Another, recently, was fired. Had been employed at least two years, with problems a mile long, often disciplined, and missed work a lot. He lived nearby so I gave him rides when I could to keep him from getting fired for absenteeism. Ended up counseling him often when we weren’t geeking out over comics. He was a friend.

Time For Confrontation

The day he was fired, I learned of a bet on when it was going to happen. The attitude displayed in it angered and disappointed me. Especially since it was someone else who I’m mentoring now.

I confronted him, asking if it was true.

“Maybe…” he answered hesitatingly.
“He may have brought it on himself, but it is heartless to bet on another losing their job.”

The kicker is, he rigged the bet, having overheard about it. I mourned the loss of integrity. You know the saying ‘love the sinner but hate the sin’? That was what was happening then.

His justification was he wanted to get one over on the other guy. I quoted 1 Thessalonians 5:15 to him, “don’t repay evil for evil”.

Afterwards, I determined that the day I don’t grieve the loss of one of the crew is the day I step down as a supervisor. I will have lost my heart.

How Can I Reconcile All This?

You see, when you see those who work under your authority as people who have lives, hopes, dreams, and struggles instead as pieces on a chessboard, you will start to care about them. It’s not you versus them, it’s you and them together with the goal to do the job well. All balanced on the good of the customer, the company, and them as a person.

At least that’s how I see it.

Looking At The World As Heaven’s Ambassador

It’s the week of Easter and I made the three-day weekend a four-day one. I had zero intention of being productive on Thursday. Wednesday I had seen a post on Facebook about the church needing help moving the train out of storage for Eggstravaganza, our Easter bridge event.

When I woke up they still needed help. Should I? I have time, a whole day…

I got a strong impression, GO.

When God says go, you go. Why other than helping? I didn’t know.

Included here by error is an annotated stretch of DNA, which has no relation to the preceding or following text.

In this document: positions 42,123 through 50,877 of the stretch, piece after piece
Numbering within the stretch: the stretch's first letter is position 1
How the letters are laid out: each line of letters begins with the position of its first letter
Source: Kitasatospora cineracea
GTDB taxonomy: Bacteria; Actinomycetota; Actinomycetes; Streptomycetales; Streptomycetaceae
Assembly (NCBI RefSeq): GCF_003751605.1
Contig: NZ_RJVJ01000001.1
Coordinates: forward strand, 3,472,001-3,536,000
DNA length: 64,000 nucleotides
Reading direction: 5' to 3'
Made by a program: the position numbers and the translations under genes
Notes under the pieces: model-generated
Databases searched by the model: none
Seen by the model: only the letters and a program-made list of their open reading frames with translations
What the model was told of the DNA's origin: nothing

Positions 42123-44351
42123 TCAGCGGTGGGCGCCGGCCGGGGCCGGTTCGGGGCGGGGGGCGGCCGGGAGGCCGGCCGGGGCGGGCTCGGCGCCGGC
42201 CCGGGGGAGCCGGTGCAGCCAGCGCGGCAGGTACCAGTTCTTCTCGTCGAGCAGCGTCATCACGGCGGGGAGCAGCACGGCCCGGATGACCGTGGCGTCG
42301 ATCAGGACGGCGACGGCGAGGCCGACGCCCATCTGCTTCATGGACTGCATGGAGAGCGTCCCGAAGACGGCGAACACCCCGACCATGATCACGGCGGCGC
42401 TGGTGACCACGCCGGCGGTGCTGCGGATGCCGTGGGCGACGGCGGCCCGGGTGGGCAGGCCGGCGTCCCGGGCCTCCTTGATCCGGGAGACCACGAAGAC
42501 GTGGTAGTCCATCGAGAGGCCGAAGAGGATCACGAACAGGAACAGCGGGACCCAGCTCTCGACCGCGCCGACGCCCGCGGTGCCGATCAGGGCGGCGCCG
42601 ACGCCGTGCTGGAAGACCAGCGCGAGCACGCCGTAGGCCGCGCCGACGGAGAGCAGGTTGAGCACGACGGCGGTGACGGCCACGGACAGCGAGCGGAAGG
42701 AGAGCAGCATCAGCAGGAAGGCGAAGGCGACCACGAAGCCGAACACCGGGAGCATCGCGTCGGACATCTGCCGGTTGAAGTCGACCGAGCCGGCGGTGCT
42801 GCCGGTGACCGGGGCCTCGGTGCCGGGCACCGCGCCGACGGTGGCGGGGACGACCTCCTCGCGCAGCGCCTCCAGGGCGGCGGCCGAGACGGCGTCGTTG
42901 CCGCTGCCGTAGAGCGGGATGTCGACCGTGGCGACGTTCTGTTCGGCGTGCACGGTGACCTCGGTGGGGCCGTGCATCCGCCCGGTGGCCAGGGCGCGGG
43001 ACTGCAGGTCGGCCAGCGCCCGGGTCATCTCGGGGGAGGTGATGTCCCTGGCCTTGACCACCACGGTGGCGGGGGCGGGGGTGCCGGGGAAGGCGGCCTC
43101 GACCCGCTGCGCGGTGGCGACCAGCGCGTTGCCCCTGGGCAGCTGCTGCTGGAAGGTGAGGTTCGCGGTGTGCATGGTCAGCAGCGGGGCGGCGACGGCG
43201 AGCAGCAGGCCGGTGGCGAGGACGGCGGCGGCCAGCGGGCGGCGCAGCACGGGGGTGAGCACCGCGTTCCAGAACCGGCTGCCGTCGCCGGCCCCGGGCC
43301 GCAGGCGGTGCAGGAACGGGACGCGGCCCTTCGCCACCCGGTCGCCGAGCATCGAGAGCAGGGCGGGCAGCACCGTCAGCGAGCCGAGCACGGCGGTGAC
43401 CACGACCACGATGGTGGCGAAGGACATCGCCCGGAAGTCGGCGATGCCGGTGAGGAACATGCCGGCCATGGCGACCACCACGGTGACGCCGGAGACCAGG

To Work, I Go

As soon as I arrived, the kids’ pastor called me. Turns out they found enough people to get the train, but I could help this one guy on the Polaris.

For four hours we worked. We built a wheelchair ramp, small booths, and a big tent, all the while checking on other volunteers. I learned he usually does it by himself; I see him so much I assumed he was paid staff at the church.

Nope, he’s a volunteer, and he’d been working all week getting ready for the free event coming up to welcome the public to our church. The serving superpower is strong with this one.

Maybe why I was sent to the church that day was to simply give him a hand.

Why Was I There?

When I consider the transcendent ordering of the universe in line with God’s will, life can be approached more like an adventure. On a personal level, what was He doing? Was today to help, or build into something bigger down the road?

Take out the supernatural implications and it’s dull. Naturally speaking, they needed help so I went, though there’s no tangible benefit for me. Hours of work for a three-hour event. At the most, I get to feel good about myself for something that doesn’t matter in the long run.

Like I said, that’s from the materialistic perspective. Let’s look at it supernaturally.

Looking at it transcendentally, we opened up one of Heaven’s embassies in a grand event for the public. The desire is to save them from evil and themselves, with their eternal destinies at stake. We have the dual goals of representing our King, Jesus, and inviting them into his kingdom. It’s much more meaningful.

How does the world look when you shift your perspective to see yourself as an ambassador for Jesus?